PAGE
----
After a brief and somewhat wistful guitar introduction, the first images Lawrence puts to canvas are images of the hangers-on from the previous decade: “In the ’70s there was long hair/There were left-over hippies everywhere.” He pictures them on “prayer mats” (you can still get a “Bohemian prayer mat” on E-Bay) with “stringy beards and floppy hats,” looking like “Jesus in crushed velvet flares.” By this time, The Haight had collapsed into a hard drug horror show (my dad grew up there) and after the farewell concerts at Woodstock and the Isle of Wight, the sub-culture turned inward and out of mainstream consciousness—a quaint memory from yesteryear.
The first rendition of the chorus comes next, and though it seems out of place at this early point in the narrative, it will take on greater meaning as we journey through the decade:
And in the ’70s there were Osmonds
There were lots of Osmonds
There were lots of little Osmonds
Everywhere, everywhere, everywhere
The second verse is uniquely British and Lawrence uses several terms familiar to those from the West Midlands to describe some of the subcultures that emerged to replace the hippies, mods and rockers:
In the ’70s there were skinheads
There were bovver boys and brummie reds and
Greasers, grebos, Judge and Natty Dread
In the ’70s there were chopper bikes
Oxford bags and kung fu fights
Trojan sounds, Lee Perry dub
Y’all know skinheads; bovver boys is a variation of the same. It’s no accident that Lawrence mentioned them first, as they’re about as far from hippies as you can get—the times they were a-changin’. “Brummie reds” are Birmingham supporters of Manchester United. “Oxford bags” is a reference to one of the worst-designed articles of apparel ever. Immediately following the verse we hear police sirens and a voice crying out, “But it’s Kojak!”
Yeah, he was there, too—and there were lots of little Osmonds . . .
The hints of a shift to a more violent culture in the second verse are fully realized in the third, for the 70s were the decade when The Troubles expanded to encompass the green and pleasant land next door:
In the ’70s there were lots of bombs
They blew my hometown up
And lots of people were killed
On the news the relatives cried
Everyone knew someone who’d died
They’ll never forget it for the rest of their lives
And all around the people say
“We hate the IRA and we asked for justice but it never came”
“They blew my hometown up” refers to the Birmingham pub bombings (Lawrence was born in Birmingham and grew up in the West Midlands). According to Wikipedia, “The Birmingham pub bombings were one of the deadliest acts of the Troubles, and the deadliest act of terrorism to occur in England between the Second World War and the 2005 London bombings.” The IRA set off bombs in two pubs, killing twenty-three and injuring one-hundred-eighty-two, many of whom lost limbs. The last line refers to the fact that those responsible were never brought to justice; the convictions of the alleged perpetrators were overturned in 1991.
And there were lots of little Osmonds . . .
Verse four combines images related to pop culture (television and music) with two highly publicized crimes. The first shout-out goes to Hughie Green, a rather famous British television presenter who hosted quiz shows and the wildly popular talent search programme Opportunity Knocks (more like Arthur Godfrey’s Talent Scouts where Patsy Cline made her debut than American Idol). Many of the artists Lawrence mentions were discovered on Opportunity Knocks; all are uniformly awful purveyors of novelty songs or the insipid pop music of the 70s. It’s also important to note that Hughie Green was a right-wing nutcase who in the 70s exploited the opportunity of a popular weekly show to rail against Labour and promote the Tories to twenty million viewers in the end-of-year episodes of Opportunity Knocks.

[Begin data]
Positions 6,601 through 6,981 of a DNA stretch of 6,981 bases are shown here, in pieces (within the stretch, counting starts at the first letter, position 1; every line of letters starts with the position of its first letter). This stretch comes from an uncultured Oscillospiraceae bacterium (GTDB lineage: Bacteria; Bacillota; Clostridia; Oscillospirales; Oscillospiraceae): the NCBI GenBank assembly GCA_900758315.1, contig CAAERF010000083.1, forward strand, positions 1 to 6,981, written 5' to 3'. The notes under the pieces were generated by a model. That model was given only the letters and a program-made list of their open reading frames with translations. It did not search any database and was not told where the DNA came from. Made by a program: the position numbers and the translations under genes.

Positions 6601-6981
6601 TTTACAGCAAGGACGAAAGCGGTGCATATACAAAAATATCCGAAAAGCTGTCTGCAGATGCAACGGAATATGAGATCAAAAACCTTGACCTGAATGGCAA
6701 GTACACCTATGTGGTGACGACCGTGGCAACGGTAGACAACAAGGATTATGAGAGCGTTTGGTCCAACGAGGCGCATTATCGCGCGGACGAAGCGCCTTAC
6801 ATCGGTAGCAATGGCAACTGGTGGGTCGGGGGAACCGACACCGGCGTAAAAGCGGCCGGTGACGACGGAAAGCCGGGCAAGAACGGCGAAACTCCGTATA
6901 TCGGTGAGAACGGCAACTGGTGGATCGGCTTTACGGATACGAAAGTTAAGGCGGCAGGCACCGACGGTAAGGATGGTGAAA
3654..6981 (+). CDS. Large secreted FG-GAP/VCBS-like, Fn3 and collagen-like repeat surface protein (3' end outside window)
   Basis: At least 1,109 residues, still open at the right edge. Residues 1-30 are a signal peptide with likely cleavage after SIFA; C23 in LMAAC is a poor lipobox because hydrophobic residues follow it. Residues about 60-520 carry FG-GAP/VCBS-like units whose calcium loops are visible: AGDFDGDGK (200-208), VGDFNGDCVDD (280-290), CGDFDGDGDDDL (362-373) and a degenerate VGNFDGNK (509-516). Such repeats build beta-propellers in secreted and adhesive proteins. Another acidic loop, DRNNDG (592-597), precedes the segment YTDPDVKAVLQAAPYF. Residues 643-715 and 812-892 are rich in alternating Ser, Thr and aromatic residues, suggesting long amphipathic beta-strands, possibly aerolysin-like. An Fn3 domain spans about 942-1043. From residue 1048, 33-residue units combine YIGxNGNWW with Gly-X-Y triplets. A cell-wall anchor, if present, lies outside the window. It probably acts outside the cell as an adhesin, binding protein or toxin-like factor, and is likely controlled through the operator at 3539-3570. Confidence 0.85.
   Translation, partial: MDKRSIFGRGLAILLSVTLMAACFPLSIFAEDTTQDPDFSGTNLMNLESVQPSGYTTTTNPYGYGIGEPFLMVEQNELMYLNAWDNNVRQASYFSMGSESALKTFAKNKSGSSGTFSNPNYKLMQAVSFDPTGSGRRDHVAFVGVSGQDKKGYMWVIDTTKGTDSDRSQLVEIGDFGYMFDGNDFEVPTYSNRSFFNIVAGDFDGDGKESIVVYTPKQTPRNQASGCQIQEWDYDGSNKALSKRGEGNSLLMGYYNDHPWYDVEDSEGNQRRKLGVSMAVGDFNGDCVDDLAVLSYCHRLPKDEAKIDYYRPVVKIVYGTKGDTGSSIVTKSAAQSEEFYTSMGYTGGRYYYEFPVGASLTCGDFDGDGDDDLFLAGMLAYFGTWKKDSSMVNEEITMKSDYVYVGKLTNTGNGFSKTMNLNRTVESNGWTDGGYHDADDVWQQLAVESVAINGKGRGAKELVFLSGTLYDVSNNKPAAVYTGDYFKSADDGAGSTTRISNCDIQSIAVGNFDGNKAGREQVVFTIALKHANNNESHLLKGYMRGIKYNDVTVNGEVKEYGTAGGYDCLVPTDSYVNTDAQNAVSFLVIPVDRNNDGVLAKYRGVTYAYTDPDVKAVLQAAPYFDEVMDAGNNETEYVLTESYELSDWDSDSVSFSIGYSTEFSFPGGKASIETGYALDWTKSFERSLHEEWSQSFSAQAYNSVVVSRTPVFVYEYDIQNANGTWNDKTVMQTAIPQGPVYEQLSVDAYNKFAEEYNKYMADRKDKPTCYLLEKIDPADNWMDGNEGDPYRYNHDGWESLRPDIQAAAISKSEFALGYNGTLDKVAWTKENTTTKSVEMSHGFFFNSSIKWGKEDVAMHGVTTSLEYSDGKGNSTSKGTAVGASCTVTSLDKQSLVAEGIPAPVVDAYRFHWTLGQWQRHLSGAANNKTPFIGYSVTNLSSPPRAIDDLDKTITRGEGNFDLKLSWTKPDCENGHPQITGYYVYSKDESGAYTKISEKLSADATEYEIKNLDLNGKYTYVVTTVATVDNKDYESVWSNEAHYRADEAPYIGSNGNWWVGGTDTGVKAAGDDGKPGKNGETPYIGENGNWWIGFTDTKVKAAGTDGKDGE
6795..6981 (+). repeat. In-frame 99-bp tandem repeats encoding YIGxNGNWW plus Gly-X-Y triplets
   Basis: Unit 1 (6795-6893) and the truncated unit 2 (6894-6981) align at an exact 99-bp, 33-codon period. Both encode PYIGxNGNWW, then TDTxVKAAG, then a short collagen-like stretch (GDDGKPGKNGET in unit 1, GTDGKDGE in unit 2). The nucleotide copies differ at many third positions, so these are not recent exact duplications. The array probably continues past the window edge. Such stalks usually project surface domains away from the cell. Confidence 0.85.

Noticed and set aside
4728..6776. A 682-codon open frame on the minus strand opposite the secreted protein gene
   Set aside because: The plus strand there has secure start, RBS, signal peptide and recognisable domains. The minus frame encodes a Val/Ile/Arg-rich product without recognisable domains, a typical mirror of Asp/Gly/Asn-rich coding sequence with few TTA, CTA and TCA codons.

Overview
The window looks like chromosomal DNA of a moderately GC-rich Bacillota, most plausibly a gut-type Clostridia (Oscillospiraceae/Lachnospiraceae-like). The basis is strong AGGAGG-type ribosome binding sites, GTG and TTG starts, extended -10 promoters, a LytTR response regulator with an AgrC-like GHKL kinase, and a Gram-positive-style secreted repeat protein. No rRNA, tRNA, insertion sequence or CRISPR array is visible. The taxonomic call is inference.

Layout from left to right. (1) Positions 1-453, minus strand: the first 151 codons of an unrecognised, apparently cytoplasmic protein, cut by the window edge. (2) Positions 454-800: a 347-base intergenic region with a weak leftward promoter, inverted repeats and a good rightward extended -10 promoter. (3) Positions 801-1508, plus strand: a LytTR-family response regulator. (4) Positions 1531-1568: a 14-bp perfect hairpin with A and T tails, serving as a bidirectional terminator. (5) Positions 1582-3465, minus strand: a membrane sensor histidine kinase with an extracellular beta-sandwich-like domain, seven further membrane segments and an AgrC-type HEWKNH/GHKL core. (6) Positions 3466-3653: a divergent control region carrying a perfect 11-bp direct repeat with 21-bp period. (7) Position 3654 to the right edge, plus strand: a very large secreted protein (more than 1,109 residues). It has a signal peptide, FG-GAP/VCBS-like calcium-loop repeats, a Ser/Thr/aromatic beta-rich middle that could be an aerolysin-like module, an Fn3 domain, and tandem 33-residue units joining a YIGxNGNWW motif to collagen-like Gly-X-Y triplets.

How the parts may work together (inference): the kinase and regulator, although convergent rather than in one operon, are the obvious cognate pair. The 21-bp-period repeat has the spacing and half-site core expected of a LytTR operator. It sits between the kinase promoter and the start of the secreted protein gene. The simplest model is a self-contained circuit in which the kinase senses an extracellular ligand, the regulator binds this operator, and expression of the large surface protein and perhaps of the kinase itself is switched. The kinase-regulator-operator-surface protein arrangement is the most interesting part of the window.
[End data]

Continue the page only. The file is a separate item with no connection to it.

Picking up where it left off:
In the ’70s there was Hughie Green
Lieutenant Pigeon hit the scene
Paper Lace and Candlewick Green
Mouldy Old Dough, Chicory Tip
Gilbert O and Hurricane Smith
Billy Don’t Be a Hero, hey David rock on!
In the ’70s Lesley Whittle died
The Black Panther went inside
And Jeremy Thorpe, oh he resigned
And at school the girls would bring
A thousand volts of Holt and sing
Hey There Lonely Girl, Impossible Love
The Jeremy Thorpe story was recently covered in the three-part series A Very English Scandal with Hugh Grant in the starring role as a politician who resigned when rumors of a homosexual affair and a few fuck-ups led to poor election results (he later stood trial for hiring someone to off his former lover but was acquitted). Lesley Whittle was a 17-year-old woman who was kidnapped and murdered by a psychopath labeled the Black Panther by the British press. Lesley’s murder was front-page news for almost a year; the Black Panther confessed to three other murders and was put away for four lifetimes.
But yes, there were lots of little Osmonds . . .
The truncated fifth verse mentions the retirement of legendary footballer George Best and the advent of The Bay City Rollers (yet another teeny-bopper group hailed as the biggest since The Beatles, but who only made a small dent in the US market). The final go-round of the chorus adds references to Marie Osmond’s Paper Roses album (#1 on the country charts) and The Osmonds’ Crazy Horses (where The Osmonds went metal, believe it or not). And if you haven’t had enough of the decade by the end of the song, Lawrence loads the extended fade with plenty of 70s references.